1886. For more than one reason it seemed inexpedient to expend this appropriation in the year ending June 30, 1888. The portion of the river to which it is applicable is above Foster Falls, and these can only be passed by one or two locks. There was also strong reasons for doubt whether, considering the present development of that section of the country, the construction of such locks would be justifiable, even if the money were available. The construction of railroads near this stream had diminished very much the importance of the improvement of the portion above Foster Falls. After a careful reëxamination of the subject and a reconnaissance of the river and its vicinity, it was decided to postpone the expenditure of the appropriation until the will of Congress could be further ascertained.
In the river and harbor act of August 11, 1888, it was, however, directed that the balance should be spent in improving the river between Ivanhoe Furnace, in Wythe County, and the mouth of Wilson Creek. Operations in accordance with this direction were therefore commenced June 9, 1889, and continued until October 10, 1889.
In 1885 there was a channel 2 feet deep and 20 feet wide from Ivanhoe Furnace to within 600 feet of the head of Wilkinson Shoals and Ledges, a distance of 3.9 miles.
In 1889 this channel, with the same width and depth, was extended to the lower end of the approach to the Gulf, a distance of 5 miles from the initial point, with four-tenths of a mile further up the river, partially improved. There were no operations on the river in the year ending June 30, 1891, and therefore no expenditures in that fiscal year. The balance of $2,341.79 remains from the last appropriation, which was in August, 1886.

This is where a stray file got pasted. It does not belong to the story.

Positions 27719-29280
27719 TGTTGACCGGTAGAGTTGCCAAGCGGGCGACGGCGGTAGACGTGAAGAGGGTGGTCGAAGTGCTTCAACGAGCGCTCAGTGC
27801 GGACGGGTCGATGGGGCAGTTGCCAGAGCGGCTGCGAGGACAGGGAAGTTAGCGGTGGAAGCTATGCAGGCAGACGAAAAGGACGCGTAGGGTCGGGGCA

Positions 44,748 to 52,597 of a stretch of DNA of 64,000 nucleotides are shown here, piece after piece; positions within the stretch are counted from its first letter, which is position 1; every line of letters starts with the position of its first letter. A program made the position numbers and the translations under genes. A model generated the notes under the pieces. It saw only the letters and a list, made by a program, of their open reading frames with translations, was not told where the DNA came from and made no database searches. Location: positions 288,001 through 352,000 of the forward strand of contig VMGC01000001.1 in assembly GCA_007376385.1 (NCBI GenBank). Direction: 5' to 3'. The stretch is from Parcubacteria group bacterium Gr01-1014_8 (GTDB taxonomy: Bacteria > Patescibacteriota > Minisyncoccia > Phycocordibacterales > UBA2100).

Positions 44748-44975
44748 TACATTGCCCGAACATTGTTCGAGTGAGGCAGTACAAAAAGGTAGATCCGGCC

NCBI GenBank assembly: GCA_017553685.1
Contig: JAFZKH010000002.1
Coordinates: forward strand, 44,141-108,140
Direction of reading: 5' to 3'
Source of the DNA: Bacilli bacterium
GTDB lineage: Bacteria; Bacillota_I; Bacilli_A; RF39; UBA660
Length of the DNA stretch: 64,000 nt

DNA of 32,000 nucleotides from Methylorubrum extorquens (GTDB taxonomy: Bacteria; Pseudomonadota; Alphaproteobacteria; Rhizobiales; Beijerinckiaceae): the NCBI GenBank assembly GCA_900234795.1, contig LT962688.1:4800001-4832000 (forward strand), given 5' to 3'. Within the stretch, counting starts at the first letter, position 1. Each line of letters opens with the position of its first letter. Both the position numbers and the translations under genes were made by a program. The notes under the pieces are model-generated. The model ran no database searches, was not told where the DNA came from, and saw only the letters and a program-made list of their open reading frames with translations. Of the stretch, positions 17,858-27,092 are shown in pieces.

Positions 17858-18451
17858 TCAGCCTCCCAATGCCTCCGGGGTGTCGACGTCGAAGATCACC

In compliance with a recommendation of the local engineer, it was decided by the Secretary of War not to expend the existing balance at present.
Up to June 30, 1891, the amount expended was $109,733.21.
July 1, 1890, balance unexpended.
Amount (estimated) required for completion of existing project...... Submitted in compliance with requirements of sections 2 of river and harbor acts of 1866 and 1867.
(See Appendix I I 5.)
$2,341.79 2, 341.79
EXAMINATION FOR IMPROVEMENT, TO COMPLY WITH REQUIREMENTS OF RIVER AND HARBOR ACT APPROVED SEPTEMBER 19, 1890. The required preliminary examination of Elk River, West Virginia, with a view of improving the same by locks and dams, was made by the local engineer in charge, Colonel Craighill, and report thereon submitted. It is the opinion of Colonel Craighill, based upon the facts and reasons given, that this improvement is not worthy of being under taken by the United States. This opinion being concurred in by me, no further survey was ordered. The report was transmitted to Congress and printed as House Ex. Doc. No. 103, Fifty-first Congress, second session. (See also Appendix I I 6.)
IMPROVEMENT OF CERTAIN RIVERS IN KENTUCKY AND WEST VIR